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3/8/17- Good News for Turkey Hunters

By Meaghan English, TrueSouth Properties Wildlife Specialist

Turkey season has been on the minds of many hunters since January 31st of this year. Some people only deer hunt to pass the time until March 15th arrives. Well boys and girls, it’s almost here. With that being said, the weather has many avid turkey hunters wondering how this season will pan out. Temperatures have been very mild and some hunters are a little skeptical about what this season may bring.

Good news! Reproduction in hens is correlated to photoperiod or length of days, not temperatures in the environment. It is not unusual for gobblers to begin strutting and gobbling in early February, it just means they will be gobbling for a lot longer than they might have last year when temperatures were more seasonal. According to the Georgia Department of Natural Resources, the only downfall to an early spring is the fact that everything is putting on foliage. The increase in foliage adds a level of difficulty to your turkey hunting trip because the Gobs are harder to hear. Pinpointing the gob is the next task. Steve Hickoff states that once the gobbler is pinpointed, the buffer of foliage makes ambushing a turkey much easier! Furthermore, the early onset of spring will surely benefit wild turkey populations this year. Early spring temperatures and the revitalization of plants can only help the turkey population as well as the newborn poults as they begin searching for insects to eat. Aside from how the plants have responded to the early spring, hens will continue to do just as they are biologically programmed to do. They will begin breeding when the length of days is just right and not a moment before. Gobbler activity will resume halfway through breeding season when some hens are sitting on nests, while others may still be unmated. Just as in white-tailed deer, mature gobblers do most of the breeding, while the jakes are still largely unsuccessful (unless there is a skewed sex ratio). Are you seeing a pattern? Photoperiod controls all the major biological functions in deer and turkey. Everything about the antler cycle in deer is related to photoperiod (which is related to the amount of testosterone) as is the breeding in turkeys. They will only breed when they are biologically ready, regardless of the weather. This is a huge part of the turkey population question—is it declining? Well it may be, and there may be more than one culprit (so to speak), but an early spring can do nothing but benefit an already established turkey population and help the little guys out as well.

If you have had mixed feelings about this turkey season, hopefully this article will nip them in the bud! An early spring does not indicate earlier breeding seasons for turkeys or an anti-climactic hunting season; it indicates a jam packed season full of gobbling and strutting. There may be a few more obstacles given the dense foliage (in some areas), but isn’t that why we hunt? If it were easy, everybody would be doing it. So get your leafy suits and your mouth calls out, turkey season is only a week away!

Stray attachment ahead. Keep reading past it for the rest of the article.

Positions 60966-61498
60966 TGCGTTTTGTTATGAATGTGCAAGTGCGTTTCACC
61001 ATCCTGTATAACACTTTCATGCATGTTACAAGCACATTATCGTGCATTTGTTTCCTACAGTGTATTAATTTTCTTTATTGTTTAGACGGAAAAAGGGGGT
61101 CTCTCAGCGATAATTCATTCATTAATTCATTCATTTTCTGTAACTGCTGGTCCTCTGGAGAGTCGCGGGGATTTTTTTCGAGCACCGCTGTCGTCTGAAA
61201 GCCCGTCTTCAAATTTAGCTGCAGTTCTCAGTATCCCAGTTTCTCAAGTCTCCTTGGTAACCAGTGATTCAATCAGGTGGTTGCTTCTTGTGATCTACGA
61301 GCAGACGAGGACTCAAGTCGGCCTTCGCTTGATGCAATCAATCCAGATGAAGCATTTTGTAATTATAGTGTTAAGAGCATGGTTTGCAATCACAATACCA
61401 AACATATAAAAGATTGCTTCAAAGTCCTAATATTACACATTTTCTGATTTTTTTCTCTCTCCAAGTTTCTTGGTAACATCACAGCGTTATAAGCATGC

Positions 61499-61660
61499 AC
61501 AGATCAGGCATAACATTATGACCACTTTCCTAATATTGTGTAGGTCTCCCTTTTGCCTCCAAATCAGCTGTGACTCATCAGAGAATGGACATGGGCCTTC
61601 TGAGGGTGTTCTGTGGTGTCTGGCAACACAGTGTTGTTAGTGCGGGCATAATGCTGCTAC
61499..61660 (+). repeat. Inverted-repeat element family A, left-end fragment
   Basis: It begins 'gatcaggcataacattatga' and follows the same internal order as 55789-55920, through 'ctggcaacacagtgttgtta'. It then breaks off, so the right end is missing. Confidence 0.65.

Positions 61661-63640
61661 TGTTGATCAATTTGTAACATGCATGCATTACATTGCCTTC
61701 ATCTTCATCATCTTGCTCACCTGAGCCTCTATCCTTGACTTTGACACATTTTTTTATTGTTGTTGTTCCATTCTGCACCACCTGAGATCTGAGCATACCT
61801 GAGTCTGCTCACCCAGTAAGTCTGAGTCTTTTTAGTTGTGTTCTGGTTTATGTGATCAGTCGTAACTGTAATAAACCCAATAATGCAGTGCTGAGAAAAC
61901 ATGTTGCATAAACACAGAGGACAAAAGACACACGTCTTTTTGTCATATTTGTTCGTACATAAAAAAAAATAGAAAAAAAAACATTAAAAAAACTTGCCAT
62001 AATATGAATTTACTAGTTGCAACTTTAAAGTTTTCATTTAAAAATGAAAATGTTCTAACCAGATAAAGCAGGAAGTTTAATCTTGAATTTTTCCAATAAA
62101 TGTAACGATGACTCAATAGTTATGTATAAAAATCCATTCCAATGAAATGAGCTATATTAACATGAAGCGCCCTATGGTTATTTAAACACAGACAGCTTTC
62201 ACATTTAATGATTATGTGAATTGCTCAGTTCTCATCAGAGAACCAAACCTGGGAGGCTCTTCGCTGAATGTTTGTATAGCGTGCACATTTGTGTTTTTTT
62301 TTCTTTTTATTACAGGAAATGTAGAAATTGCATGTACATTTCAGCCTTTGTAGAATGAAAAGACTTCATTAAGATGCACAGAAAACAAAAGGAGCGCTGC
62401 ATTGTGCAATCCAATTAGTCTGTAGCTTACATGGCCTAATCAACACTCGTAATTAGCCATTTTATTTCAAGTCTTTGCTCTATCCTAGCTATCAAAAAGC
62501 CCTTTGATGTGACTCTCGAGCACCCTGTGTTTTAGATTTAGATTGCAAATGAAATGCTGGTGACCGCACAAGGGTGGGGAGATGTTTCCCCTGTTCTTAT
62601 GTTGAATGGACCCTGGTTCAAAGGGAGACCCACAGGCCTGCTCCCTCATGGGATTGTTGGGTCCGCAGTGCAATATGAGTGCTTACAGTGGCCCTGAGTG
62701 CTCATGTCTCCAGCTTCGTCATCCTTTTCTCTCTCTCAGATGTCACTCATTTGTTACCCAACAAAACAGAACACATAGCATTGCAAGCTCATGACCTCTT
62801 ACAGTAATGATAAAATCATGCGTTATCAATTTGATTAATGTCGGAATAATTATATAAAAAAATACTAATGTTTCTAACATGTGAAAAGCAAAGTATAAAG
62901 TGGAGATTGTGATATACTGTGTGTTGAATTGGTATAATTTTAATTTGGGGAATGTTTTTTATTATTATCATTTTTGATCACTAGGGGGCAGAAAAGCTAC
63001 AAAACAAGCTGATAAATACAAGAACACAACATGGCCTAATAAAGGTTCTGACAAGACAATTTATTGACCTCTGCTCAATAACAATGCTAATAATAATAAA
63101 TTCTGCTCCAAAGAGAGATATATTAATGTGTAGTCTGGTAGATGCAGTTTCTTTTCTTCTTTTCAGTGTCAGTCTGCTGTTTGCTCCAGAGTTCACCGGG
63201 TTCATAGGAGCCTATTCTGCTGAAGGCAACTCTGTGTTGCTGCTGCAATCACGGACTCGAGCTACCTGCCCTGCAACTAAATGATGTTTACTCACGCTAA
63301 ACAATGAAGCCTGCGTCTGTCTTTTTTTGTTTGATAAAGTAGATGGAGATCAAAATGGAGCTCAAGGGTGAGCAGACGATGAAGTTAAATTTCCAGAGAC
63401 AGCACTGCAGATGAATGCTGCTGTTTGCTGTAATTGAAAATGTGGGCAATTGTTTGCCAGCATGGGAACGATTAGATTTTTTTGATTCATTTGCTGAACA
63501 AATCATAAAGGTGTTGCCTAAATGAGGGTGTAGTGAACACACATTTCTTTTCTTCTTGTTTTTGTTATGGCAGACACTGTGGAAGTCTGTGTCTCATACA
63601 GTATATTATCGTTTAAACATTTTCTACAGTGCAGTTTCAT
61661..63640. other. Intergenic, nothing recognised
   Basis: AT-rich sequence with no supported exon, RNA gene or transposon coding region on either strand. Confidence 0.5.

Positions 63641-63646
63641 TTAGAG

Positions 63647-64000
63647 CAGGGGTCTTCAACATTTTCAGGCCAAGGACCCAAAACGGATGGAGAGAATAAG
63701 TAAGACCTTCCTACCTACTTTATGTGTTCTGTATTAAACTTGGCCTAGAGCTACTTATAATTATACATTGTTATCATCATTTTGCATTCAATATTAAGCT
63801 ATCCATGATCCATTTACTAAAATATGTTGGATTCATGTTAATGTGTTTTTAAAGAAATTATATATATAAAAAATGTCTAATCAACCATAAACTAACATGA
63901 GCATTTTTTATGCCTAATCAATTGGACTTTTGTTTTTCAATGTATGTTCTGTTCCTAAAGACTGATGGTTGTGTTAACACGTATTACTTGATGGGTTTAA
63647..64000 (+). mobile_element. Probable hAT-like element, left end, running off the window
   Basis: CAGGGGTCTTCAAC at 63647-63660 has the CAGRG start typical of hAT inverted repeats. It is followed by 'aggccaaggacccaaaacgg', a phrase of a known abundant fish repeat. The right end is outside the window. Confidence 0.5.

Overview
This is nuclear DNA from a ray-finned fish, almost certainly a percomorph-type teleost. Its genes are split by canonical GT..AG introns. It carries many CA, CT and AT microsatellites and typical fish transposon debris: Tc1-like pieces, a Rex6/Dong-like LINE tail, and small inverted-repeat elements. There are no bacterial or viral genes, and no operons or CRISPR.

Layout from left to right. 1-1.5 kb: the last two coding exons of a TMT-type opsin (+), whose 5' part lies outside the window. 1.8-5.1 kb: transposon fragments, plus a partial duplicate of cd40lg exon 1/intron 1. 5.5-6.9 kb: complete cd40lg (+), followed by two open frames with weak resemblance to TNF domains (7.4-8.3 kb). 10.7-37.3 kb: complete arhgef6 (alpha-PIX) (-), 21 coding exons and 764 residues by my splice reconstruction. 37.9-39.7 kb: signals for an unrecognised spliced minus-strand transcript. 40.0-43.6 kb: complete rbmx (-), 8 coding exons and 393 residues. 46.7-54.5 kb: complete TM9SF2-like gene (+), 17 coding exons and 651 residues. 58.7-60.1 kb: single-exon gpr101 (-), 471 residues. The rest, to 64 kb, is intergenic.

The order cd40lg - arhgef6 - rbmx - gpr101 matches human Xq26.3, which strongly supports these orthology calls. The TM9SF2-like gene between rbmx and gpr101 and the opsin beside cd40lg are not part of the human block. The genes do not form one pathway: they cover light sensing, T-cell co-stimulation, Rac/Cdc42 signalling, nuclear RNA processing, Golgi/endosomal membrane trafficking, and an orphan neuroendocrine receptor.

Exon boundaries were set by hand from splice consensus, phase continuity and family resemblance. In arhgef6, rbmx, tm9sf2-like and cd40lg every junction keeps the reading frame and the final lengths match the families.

By: Meaghan English

My name is Meaghan English, a wildlife specialist with TrueSouth. I graduated from Auburn University with a bachelor’s degree in Wildlife Ecology and Management and I have grown up with a passion for hunting. I knew from an early age that I was not only interested in the harvesting of wildlife, but I was also very interested in their biology and management. I decided that I not only wanted to be a wildlife enthusiast, I want to be an educated wildlife specialist. I will be using that grand education as a member of the TrueSouth team contributing wildlife blog articles!

My first hunting memory flashes back to when I was six or seven years old. Like any other Saturday during deer season, my dad had told my mom to get me ready because we were going hunting. Of course I was ecstatic! I was not ecstatic about the hair bow my mom made me wear with my camouflage (she wanted everyone to know I was in fact a fashionable girl). The entire way to Perdue Hill, Alabama, my dad told me that today would be the first day I would actually shoot my first deer and I knew I was ready. We pulled up to the camp, unloaded, and fed all the “camp cats”. Before we headed to our stand, I had spotted three kittens that I simply could not leave behind so I stuffed them in my jacket. After walking what seemed like five miles, we finally made it to the “Pressbox stand” (with my smuggled kittens) and sat down. Dad continuously pestered me to be quiet, but I wasn’t that worried about shooting a deer, I had kittens! Eventually, the sun began to sink behind the trees and a spike (without olfactory senses) entered the field. When it was safe to quietly move, dad handed me the gun and I handed him my three kittens. I slowly pulled the gun up and placed my cheek against the stock. Dad told me to breathe slowly and pull the trigger when I was ready. Sure enough, I pulled the trigger and the spike hit the ground. We high-fived, exchanged kittens again, and climbed down to see the kill. It certainly was not a wall hanger, but a huge chapter in my life was started that night. My dad and I still hunt together to this day and we practice quality deer management at all times.

My ultimate goal is to provide clients with a survey of flora and fauna that currently inhabit a specific tract of land and, if desired, how to properly manage that land for the species that are found there. All feedback is greatly appreciated and I look forward to working with you!

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